Final Thoughts on Horsemeat … and … whoa now.

The upshot thinking from my previous rant is rather better thought out.

The mane* outcome from the Horrifying Horsemeat Scandal that has apparently rocked the UK is that the government has made the food manufacturers promise that they will test their meat products every quarter.

Great. So that’ll help … who, exactly?

What are they going to do? Every time they find evidence of some kind of ‘foreign’ meat, they will presumably trace it back, identify suppliers, decide what to do about it, try to walk the balance between media excitement and public hysteria. What a palaver.

This is a chance for them (the Govt., the manufacturers ho hum, and the producers, growers, farmers) to look at the processes they employ to achieve their ends (i.e. profit) and ask themselves if this is not an ethics question after all.

The labeling/dodgy suppliers issues are insignificant compared to the alarming moral slippage. The reason suppliers have to declare the percentage of meat in their products is because some of them use very little meat compared to their public image. They get away with it because ‘we’ buy it. Literally. And the more watered down the product is, the more money they make out of each sale.

At what point does the ‘helpless’ public put its hands up and say “No more!”? I’m all for mass production if it can be done at the level of quality we should expect. But it can’t. It isn’t.

The world has dumbed itself down on sandwiches and ‘mystery meat’** and the Govt. can now take advantage of that ignorance by paying lip service to ‘quality assurance’. The most important word in that phrase being the second.

This way they get to keep making the products and the profit, and that stays the damage. And the Great British Public gets to continue wolfing down huge quantities of meat-ish products without giving it another thought.

In the meantime … Small producers in the UK are struggling through high fuel prices (with the knock on effects on feed, labour, etc.), a wet, damp, torrential 18 months and the prices of milk and lamb dropping through the bottom of the market. Large producers are helping the supermarkets force the prices down through their economies of scale and now the market has little competition.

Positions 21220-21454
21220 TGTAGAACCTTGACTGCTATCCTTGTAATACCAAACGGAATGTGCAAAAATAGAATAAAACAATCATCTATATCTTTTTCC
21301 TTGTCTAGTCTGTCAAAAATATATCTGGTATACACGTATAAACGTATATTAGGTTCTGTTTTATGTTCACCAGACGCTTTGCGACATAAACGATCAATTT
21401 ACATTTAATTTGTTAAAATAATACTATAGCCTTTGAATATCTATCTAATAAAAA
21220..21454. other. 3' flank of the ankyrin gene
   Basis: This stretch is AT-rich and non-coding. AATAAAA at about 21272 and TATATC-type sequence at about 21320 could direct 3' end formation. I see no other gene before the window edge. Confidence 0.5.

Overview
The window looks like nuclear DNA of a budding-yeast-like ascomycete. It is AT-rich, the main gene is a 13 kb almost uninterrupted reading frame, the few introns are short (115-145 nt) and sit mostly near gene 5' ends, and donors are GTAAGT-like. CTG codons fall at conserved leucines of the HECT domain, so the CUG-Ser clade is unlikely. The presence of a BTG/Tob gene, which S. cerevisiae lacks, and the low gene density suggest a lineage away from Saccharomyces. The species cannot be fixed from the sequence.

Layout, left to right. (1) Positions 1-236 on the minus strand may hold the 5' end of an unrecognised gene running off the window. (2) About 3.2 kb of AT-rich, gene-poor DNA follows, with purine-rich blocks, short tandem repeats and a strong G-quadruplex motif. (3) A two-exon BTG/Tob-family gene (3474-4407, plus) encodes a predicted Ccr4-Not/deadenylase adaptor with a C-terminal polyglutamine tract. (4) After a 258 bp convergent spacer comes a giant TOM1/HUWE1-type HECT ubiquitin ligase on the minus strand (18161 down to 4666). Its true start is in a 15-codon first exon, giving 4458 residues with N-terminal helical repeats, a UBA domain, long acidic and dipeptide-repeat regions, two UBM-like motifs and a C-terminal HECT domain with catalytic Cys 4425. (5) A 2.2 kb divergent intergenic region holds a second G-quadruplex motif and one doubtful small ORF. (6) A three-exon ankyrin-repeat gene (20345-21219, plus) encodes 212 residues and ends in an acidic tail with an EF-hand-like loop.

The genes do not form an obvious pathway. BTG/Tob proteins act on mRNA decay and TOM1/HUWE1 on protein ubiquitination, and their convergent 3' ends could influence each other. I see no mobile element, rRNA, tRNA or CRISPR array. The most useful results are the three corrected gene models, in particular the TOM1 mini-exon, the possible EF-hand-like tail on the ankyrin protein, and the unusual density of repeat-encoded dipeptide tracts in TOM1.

It’s down to the consumer to vote with their wallets.

People eat too much meat. The amount they think they eat may not be correct, due to the hidden fillers within popular products. The bit that is meat contains complex proteins which the body can sometimes struggle to break down. It’s far better to make the unsullied raw meat stretch across two or more meals, using potatoes, rice, vegetables, and beans than to eat the industrial fillers provided by food production companies. Sure locally reared British meat is expensive. But you don’t need as much as you think.

Changing your eating habits is really hard. It’s like joining a new culture. You have to try twice as hard to begin with because you sometimes have to learn things. Like how to cook. Remembering to read ingredients labels for vegetarian products. Boring *yawn* but necessary for survival.

I’m serious. Here’s the mantra: Meat less eat, veggies more eat, food more make. You have to say it backwards 242 times a day for four months.

*thanks to Tammy Maas for her earlier comments. Buy her newest book here.
**not a deliberate reference to Castleville, whatever you may think.

 

 

Stop Twining, Panicking and Carrying On … At least Horsemeat is Still Meat.

I’m so mad – nay(!) infuriated, I’m not sure I’m going to get this out in a coherent way. So apologies if it is just a garbled mass of opinion. Except I’m not sorry.

The British Public are a bunch of nincompoops. Or, as my three year old self told the mean next door neighbour – a BIG FAT POOPOO.

What is wrong with everyone? To all those people who thought that it was okay to eat ready made meals made from what passes as mince and other indescribable insults to food for the sake of convenience: yah boo sux. You flaming well deserve to eat something you didn’t expect. Don’t be so bloody lazy, and naive.

Oh, woe is you, you’ve been eating horsemeat, who knows how long. Well, what a surprise. You thought you knew what you were eating, because it said it on the label. *sigh*. I didn’t go to the best school, or the best university; didn’t get the best grades or the best degree, but somehow I magically know that just because something comes with a label, doesn’t mean that the label is true. Is it really lying if it just misses out information?

In fact (and this one deserves its own space):

If you can’t identify it as something specific (i.e. beef) and you don’t really know what the specific thing (beef) should taste like, then you probably shouldn’t eat it.

So much for everyone cooking from scratch. If they did, not only would none of this happen, but also that much lauded thing in times of impure food uncertainty – the British Farmer (and butcher, baker and candlestick maker if needs be, especially bearing in mind the price of electricity here now) would be surviving rather better than they are at present.

Anyone still eating ready meals now don’t like food. They aren’t interested in food in itself. That I understand. They simply require something to fill their stomach pit with fuel. Surely they don’t now care about what they are eating? Now that someone has told them it isn’t what they thought? How hypocritical.

Buy British. Make it from scratch. Get your hands dirty and learn how to survive, instead of giving it to manufacturers of false products who aren’t interested in your survival.